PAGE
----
PIKEVILLE, Tenn. -- Brenda Brown walked stiffly into the Bledsoe County General Sessions courtroom Friday morning, clad in an orange jumpsuit and shackles and staring straight ahead.
When Brown tried to talk to General Sessions Judge Howard Upchurch, she began crying uncontrollably with her head bowed. After a brief, almost inaudible verbal exchange with the judge, she was excused from the room.
On Friday, Brown was appointed a public defender but there was no arraignment or further proceedings because Upchurch recused himself from the case. Upchurch said he had represented the sisters in recent changes to their wills and also had represented Brown in a previous court case.
The will changes are part of the investigation, officials said.
Rhea County General Sessions Judge Jim Mc-Kenzie will hear the case, Upchurch said. A hearing before McKenzie cannot be set until officials discuss scheduling, according to Assistant District Attorney Jim Pope.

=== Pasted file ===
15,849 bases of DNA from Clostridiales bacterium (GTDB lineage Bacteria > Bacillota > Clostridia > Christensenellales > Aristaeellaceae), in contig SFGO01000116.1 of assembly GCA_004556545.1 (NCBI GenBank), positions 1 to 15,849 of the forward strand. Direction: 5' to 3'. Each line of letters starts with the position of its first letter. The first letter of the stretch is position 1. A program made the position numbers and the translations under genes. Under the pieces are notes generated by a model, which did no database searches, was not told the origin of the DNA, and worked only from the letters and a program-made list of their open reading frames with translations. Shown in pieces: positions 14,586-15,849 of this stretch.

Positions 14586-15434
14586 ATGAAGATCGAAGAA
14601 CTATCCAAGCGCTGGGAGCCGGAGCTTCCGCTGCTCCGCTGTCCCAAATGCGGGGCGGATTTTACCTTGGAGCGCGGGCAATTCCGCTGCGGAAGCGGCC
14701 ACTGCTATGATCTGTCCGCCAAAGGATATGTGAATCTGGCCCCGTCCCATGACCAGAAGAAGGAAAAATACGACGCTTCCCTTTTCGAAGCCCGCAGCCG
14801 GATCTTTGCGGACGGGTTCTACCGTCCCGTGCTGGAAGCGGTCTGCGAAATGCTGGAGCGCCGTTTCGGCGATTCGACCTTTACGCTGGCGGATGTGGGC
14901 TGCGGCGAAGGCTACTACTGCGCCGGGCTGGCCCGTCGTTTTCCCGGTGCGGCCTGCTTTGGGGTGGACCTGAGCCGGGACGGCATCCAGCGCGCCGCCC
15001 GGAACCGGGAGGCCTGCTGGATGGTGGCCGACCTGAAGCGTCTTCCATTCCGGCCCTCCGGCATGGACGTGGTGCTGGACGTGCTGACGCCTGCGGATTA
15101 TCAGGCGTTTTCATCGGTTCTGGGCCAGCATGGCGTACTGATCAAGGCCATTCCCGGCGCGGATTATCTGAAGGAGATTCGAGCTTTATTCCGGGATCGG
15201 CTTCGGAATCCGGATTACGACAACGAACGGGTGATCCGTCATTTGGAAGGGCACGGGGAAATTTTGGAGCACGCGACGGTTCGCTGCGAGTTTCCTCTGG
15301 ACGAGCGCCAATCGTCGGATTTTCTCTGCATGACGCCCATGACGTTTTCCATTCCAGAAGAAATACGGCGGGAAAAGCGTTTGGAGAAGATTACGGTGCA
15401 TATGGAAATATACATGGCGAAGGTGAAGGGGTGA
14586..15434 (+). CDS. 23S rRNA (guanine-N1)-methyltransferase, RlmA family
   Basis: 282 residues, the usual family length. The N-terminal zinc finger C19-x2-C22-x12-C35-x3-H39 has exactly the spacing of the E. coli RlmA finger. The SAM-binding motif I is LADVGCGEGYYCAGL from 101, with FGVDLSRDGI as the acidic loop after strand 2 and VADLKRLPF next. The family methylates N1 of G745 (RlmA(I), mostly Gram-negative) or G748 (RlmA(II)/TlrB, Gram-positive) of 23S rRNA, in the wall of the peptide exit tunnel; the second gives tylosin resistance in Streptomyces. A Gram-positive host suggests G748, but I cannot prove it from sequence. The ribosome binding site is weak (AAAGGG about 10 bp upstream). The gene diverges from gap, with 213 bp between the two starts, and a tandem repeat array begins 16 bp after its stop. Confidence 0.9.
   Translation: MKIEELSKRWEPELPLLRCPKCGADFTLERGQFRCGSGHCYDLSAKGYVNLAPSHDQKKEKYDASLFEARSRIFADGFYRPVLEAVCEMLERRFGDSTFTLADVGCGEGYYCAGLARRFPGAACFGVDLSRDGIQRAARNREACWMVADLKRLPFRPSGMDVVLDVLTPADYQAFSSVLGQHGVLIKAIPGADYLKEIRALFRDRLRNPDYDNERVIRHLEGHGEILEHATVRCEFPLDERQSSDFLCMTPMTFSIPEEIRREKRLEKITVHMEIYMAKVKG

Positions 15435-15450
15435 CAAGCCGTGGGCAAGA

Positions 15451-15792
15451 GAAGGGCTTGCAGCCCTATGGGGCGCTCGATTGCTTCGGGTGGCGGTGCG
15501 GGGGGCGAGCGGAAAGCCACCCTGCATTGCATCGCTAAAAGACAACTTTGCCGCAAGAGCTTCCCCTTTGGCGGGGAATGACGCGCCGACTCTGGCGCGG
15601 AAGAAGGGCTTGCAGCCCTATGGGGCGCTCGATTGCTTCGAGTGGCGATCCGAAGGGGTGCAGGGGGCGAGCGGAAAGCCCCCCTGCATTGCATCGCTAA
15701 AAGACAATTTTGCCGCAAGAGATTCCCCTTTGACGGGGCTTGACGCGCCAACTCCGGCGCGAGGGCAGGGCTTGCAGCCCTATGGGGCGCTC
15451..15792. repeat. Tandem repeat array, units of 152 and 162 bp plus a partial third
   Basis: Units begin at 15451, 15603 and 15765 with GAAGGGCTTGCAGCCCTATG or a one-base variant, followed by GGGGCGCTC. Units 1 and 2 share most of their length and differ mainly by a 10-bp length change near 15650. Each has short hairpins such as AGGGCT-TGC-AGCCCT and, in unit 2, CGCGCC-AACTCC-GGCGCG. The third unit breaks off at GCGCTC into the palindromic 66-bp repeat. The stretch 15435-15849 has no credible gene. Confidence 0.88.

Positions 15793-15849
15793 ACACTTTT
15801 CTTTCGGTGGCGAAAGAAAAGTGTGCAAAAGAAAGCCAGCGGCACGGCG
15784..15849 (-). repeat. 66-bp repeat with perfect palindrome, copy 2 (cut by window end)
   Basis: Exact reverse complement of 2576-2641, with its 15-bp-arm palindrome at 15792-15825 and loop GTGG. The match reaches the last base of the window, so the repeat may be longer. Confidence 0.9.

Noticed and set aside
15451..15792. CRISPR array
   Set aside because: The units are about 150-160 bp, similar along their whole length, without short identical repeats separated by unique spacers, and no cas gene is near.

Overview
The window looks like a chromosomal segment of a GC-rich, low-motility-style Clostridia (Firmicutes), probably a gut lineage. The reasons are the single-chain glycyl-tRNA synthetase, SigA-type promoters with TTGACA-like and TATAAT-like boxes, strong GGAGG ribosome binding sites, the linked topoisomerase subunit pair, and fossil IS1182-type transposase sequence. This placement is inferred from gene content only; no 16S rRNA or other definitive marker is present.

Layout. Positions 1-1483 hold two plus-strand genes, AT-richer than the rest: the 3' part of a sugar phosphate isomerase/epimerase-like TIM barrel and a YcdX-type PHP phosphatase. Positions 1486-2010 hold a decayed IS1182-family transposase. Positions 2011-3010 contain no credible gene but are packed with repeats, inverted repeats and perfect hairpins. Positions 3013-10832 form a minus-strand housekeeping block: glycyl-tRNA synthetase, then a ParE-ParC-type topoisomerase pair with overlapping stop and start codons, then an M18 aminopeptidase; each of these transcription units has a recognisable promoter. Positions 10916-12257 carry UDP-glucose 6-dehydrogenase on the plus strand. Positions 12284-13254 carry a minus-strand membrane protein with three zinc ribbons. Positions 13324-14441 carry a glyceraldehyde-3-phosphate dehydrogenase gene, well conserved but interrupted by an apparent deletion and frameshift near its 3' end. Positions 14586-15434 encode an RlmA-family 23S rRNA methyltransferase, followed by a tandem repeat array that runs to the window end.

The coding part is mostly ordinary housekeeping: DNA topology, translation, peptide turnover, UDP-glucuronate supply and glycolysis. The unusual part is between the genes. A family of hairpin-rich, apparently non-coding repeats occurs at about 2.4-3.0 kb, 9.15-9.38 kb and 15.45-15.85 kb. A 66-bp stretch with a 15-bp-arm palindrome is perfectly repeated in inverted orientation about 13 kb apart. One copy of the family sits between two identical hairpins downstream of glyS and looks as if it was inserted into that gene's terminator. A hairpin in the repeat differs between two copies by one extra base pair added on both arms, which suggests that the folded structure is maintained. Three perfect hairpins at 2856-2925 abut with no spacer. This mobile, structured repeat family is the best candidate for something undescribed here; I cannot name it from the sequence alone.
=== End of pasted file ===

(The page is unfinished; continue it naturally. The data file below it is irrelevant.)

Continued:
Meanwhile, Brown continues to be held without bond.
Authorities say Brown, 47, was close to the sisters, sometimes acting as a caregiver who took them to the doctor. She also was the person who called authorities with the discovery of the sisters' bodies. She attended their funerals last week.
Now she stands accused of killing them.
Bledsoe County Investigator Ricky Seals said Wednesday's search and the discovery of the weapon possibly used in the killings and some of the sisters' property at Brenda Brown's home broke the case and led to her arrest.
Ben Benton is a news reporter at the Chattanooga Times Free Press. He covers Southeast Tennessee and previously covered North Georgia education. Ben has worked at the Times Free Press since November 2005, first covering Bledsoe and Sequatchie counties and later adding Marion, Grundy and other counties in the northern and western edges of the region to his coverage. He was born and raised in Cleveland, Tenn., a graduate of Bradley Central High School. Benton ...